If healthy, by all means yes. Trevor Cahill, Gio Gonzalez and Dallas Braden bear close watch after a season in which each logged 190-plus innings. But the A's staff was careful not to push them, and will continue to monitor them. Plenty eyes will also be on Brett Anderson, who made just 19 starts because of an elbow injury. But these four, backed by what's arguably the most underrated defense in the game, figure to head the best young rotation in the AL. Each made huge leaps and bounds in the maturity department last year, and that process should only continue under the leadership of new pitching coach and former bullpen coach Ron Romanick.
8. Who will be the fifth starter?
There's no definitive answer but also no lack of options, which is how the oft-injured A's like it. Josh Outman, Tyson Ross and Bobby Cramer gathered some competition for the spot mid-offseason thanks to the signings of McCarthy and Harden. The most recent additions, along with Outman, could be the front-runners, as the club is in no hurry to rush Ross and could start him at Sacramento. Cramer proved to be a welcoming September surprise, but he'd likely have to endure something close to a perfect spring to beat out the others. McCarthy, if healthy, is a strong option, as is Harden. But Harden could just as easily transform into a bullpen threat. Outman, meanwhile, could come out the winner if able to prove health and a repertoire reminiscent of his 2008 days.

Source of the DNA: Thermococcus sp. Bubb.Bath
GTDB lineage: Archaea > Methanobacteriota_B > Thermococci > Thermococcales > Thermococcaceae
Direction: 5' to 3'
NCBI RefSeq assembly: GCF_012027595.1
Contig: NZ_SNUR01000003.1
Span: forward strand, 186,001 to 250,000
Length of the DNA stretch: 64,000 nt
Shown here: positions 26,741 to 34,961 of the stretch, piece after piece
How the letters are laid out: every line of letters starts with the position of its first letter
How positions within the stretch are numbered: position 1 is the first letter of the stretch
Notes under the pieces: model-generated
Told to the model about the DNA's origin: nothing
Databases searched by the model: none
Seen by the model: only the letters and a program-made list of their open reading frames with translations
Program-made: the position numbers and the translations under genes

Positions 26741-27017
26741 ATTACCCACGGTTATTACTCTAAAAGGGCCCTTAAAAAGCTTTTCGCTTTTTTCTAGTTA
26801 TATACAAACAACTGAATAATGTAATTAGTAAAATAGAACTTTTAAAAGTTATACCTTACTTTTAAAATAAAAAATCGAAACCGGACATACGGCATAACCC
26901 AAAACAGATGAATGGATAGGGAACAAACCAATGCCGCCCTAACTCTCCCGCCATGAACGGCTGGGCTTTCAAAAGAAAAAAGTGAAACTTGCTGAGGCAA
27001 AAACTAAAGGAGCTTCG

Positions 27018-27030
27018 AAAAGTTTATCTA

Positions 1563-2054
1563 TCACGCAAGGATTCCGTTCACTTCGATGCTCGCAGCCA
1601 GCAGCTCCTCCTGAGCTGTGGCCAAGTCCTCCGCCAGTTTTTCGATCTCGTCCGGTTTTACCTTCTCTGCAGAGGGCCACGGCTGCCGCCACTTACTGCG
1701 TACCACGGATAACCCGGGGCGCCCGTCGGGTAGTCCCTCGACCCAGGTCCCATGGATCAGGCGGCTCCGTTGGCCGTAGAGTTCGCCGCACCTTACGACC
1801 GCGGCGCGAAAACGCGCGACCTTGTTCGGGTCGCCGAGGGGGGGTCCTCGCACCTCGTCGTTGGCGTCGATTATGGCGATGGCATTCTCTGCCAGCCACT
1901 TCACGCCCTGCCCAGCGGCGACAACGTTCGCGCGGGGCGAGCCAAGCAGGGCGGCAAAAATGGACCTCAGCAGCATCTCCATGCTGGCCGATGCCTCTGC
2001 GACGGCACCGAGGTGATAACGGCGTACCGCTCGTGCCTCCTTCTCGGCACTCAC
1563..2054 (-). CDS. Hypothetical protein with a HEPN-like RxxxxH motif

9. Can the bullpen stay healthy?
This question doesn't come with an immediate answer, but it's surely one worth proposing given the large number of intriguing -- and injury-prone -- names lingering in the bullpen. Craig Breslow proved to be the team's workhorse, especially down the stretch, last year, and the A's are hoping a healthy Michael Wuertz and Jerry Blevins can ease the southpaw's load in 2011. That trio represents a high-caliber setup team for closer Andrew Bailey, whose 2010 injuries proved costly for the club. Joey Devine, if healthy, could handle the closer role if need be as well. There's also Brad Ziegler, as well as options in Harden, McCarthy and fellow newcomers Philip Humber and Trystan Magnuson. All in all, the A's are hoping their depth -- which could continue to grow throughout the winter -- leads to a way of combating fewer injuries.
10. Will this team be a legitimate playoff contender?
If they can stay on the field and out of the trainer's room, the A's have a realistic shot at wearing the AL West crown in 2011. With the pitching and defense in hand and an upgraded offensive supporting cast on board, Oakland has potential to stay in contention every step of the way. That's not to say Texas and Los Angeles, or even Seattle, will make it easy on them. But this is a young team oozing with confidence, and it's got the talent to match.